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Starting Down the Animas Valley

Animas River Valley

We’ve dragged our feet long enough. It’s time to leave Durango behind and start on our Skyway journey. We’ve managed to delay our departure in order to experience the Iron Horse Classic, enjoy the river at its peak during Animas River Days, and attend a couple of downtown Durango festivals, but we want to arrive in Silverton in time for its award-winning Fourth of July celebration so we’d best hit the road.

The Animas River often runs high and late in the spring as heavy, mountain snows feed into it; the tumbling whitecaps offer river rats excellent water for rafting, kayaking and racing. But now it’s time to gas up the car and follow the river north. The Animas Valley is a special place, with moraines and the Animas River tracing the route left behind by ancient glaciers. I’ve made this drive hundreds of times and never tire of it.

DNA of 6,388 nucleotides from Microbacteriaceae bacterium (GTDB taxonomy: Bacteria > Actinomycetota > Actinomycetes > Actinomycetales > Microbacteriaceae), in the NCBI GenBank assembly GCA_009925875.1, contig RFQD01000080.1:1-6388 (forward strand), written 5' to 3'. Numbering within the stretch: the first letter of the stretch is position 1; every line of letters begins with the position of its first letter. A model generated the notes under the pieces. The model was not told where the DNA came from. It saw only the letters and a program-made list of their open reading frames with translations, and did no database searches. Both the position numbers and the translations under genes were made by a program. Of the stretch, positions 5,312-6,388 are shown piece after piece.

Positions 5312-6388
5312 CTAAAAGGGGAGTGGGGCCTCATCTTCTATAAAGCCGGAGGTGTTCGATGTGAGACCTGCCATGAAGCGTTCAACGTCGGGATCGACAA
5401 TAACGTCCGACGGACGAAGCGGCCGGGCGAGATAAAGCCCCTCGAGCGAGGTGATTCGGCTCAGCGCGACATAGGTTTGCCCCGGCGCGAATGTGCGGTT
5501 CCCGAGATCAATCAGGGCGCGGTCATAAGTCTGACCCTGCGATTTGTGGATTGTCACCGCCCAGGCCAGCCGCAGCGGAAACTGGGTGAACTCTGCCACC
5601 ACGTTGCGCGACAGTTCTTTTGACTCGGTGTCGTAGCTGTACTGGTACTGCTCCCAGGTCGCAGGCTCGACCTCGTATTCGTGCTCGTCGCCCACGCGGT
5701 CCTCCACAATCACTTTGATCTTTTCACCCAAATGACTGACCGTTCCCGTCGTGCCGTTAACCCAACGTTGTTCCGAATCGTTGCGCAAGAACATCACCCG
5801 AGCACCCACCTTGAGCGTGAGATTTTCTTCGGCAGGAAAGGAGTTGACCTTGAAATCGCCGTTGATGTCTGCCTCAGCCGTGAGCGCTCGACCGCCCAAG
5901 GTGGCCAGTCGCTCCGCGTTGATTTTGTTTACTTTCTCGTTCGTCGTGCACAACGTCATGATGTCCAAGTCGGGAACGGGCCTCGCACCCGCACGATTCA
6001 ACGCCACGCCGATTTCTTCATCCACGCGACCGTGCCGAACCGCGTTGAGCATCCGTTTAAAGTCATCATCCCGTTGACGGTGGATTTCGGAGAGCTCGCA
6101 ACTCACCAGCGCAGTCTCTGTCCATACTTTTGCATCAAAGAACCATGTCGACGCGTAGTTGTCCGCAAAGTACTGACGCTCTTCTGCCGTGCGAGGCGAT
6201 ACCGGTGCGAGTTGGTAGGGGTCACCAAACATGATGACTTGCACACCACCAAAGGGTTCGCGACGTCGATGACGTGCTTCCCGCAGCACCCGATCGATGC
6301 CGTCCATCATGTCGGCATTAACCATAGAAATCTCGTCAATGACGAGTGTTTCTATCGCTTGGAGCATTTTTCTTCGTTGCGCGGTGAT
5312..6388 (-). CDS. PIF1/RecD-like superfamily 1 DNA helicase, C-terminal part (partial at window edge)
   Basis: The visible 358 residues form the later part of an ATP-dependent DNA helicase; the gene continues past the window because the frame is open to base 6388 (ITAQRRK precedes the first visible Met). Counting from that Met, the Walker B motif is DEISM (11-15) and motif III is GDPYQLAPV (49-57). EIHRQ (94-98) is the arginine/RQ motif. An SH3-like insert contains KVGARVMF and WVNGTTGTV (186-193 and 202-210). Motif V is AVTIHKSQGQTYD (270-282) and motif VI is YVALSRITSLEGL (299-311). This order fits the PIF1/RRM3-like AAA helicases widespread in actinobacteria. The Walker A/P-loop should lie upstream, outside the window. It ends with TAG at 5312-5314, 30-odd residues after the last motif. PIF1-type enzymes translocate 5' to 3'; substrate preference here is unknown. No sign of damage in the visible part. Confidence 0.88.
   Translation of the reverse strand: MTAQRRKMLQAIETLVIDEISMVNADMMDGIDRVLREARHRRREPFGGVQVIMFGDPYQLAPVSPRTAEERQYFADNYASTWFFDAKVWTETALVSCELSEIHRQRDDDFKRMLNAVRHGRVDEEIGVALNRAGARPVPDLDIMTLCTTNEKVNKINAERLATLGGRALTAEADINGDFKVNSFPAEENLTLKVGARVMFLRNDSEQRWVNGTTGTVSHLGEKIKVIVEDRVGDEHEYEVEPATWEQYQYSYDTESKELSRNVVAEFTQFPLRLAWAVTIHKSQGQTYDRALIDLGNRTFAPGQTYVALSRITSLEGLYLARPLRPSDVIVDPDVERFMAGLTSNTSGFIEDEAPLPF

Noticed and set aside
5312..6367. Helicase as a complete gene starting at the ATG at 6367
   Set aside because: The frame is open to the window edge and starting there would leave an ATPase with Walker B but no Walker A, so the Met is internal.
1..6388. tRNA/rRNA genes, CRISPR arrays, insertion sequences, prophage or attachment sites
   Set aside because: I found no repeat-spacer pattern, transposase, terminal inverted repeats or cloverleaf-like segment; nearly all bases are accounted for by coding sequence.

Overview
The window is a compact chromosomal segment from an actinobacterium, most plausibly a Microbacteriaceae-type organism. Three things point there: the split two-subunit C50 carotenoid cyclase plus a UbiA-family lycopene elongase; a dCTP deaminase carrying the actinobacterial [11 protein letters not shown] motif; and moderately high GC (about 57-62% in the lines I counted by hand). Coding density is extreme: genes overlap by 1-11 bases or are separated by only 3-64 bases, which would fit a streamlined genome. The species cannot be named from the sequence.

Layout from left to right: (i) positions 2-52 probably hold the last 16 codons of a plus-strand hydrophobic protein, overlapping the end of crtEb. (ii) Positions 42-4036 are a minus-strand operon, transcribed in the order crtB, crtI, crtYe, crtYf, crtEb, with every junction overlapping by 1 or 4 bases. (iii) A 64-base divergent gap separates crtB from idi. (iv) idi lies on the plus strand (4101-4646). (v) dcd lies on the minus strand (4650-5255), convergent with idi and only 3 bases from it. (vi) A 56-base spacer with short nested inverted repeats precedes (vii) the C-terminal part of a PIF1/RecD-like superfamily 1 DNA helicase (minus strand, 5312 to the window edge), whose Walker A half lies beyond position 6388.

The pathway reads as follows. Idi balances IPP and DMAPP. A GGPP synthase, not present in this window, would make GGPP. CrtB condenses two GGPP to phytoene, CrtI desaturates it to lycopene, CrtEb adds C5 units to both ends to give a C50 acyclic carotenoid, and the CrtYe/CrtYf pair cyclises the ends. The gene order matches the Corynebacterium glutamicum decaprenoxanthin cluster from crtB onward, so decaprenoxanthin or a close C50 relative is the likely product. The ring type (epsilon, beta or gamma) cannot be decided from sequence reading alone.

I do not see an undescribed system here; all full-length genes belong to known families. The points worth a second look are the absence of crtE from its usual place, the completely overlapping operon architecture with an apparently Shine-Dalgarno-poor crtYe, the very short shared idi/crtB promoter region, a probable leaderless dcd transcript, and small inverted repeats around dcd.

Magnificent red cliffs line the fertile river valley and both are framed by the snow-capped peaks of the San Juans. Before we get too far out of town, we can note Trimble Hot Springs on our left. One of the joys of the high mountains are the hot mineral springs which bubble through the rocks and offer travelers respite for weary bones. Trimble isn’t necessarily the best hot springs we’ll pass on our trip over the Skyway, but it is the first. A little further down the road is the Dalton Ranch Golf Club, a beautiful course that challenges even the best players.